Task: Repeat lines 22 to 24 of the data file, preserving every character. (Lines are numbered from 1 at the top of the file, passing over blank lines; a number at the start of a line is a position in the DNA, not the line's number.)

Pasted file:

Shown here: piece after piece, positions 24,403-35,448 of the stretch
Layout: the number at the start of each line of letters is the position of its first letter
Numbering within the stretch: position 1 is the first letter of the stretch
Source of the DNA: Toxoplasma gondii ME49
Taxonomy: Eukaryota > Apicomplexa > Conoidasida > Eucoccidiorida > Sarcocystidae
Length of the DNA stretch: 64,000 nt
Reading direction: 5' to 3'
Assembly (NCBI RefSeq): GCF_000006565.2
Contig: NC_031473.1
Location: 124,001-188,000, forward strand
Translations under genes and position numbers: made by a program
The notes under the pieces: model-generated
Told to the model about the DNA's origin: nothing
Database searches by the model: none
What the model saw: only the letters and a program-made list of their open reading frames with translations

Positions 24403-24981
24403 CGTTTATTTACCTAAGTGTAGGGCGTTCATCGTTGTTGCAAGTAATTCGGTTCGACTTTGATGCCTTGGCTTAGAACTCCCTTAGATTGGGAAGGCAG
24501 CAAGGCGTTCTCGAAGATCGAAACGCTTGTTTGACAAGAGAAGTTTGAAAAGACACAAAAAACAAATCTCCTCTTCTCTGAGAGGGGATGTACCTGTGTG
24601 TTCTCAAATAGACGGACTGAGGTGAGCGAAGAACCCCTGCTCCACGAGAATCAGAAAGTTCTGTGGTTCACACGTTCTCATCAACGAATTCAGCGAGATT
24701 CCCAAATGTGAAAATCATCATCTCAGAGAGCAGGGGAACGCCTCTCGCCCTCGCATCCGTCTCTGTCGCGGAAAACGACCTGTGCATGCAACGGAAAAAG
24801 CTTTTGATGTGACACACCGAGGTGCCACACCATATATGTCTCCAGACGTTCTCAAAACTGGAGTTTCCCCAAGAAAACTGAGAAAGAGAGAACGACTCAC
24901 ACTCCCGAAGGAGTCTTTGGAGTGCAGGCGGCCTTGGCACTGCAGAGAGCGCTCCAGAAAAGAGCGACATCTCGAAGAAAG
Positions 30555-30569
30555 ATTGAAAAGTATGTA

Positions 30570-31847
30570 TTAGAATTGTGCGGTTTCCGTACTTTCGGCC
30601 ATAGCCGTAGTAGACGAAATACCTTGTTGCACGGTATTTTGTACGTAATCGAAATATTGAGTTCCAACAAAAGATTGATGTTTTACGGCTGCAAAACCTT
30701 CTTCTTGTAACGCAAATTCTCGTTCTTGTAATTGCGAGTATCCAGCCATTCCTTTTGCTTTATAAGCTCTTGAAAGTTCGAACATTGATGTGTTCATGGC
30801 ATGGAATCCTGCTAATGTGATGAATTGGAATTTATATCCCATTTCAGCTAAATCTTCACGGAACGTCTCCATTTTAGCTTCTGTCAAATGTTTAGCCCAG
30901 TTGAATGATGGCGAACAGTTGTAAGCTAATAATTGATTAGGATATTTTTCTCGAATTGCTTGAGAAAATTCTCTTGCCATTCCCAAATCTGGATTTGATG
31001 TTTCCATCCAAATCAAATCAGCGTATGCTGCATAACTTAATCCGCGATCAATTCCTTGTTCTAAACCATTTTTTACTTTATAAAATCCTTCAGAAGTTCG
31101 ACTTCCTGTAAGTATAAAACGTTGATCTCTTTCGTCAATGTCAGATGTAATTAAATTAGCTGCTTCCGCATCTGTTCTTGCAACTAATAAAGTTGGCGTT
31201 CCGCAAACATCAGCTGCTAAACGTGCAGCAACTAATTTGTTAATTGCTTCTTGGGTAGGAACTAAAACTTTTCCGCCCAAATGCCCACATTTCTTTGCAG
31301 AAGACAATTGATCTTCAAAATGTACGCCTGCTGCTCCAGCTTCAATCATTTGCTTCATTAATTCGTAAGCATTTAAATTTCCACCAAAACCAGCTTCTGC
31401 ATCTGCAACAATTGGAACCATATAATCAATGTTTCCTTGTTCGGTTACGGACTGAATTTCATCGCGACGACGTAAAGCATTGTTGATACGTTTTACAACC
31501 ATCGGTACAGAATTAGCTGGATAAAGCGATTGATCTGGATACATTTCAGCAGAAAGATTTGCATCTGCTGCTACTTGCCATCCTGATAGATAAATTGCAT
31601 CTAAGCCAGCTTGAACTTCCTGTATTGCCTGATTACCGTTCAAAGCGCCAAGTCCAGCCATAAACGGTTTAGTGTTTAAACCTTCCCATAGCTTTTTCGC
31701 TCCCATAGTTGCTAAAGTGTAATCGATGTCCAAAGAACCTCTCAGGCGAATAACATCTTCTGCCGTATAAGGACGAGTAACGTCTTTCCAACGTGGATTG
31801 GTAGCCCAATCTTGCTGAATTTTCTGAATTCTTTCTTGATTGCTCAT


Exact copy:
24901 ACTCCCGAAGGAGTCTTTGGAGTGCAGGCGGCCTTGGCACTGCAGAGAGCGCTCCAGAAAAGAGCGACATCTCGAAGAAAG
Positions 30555-30569
30555 ATTGAAAAGTATGTA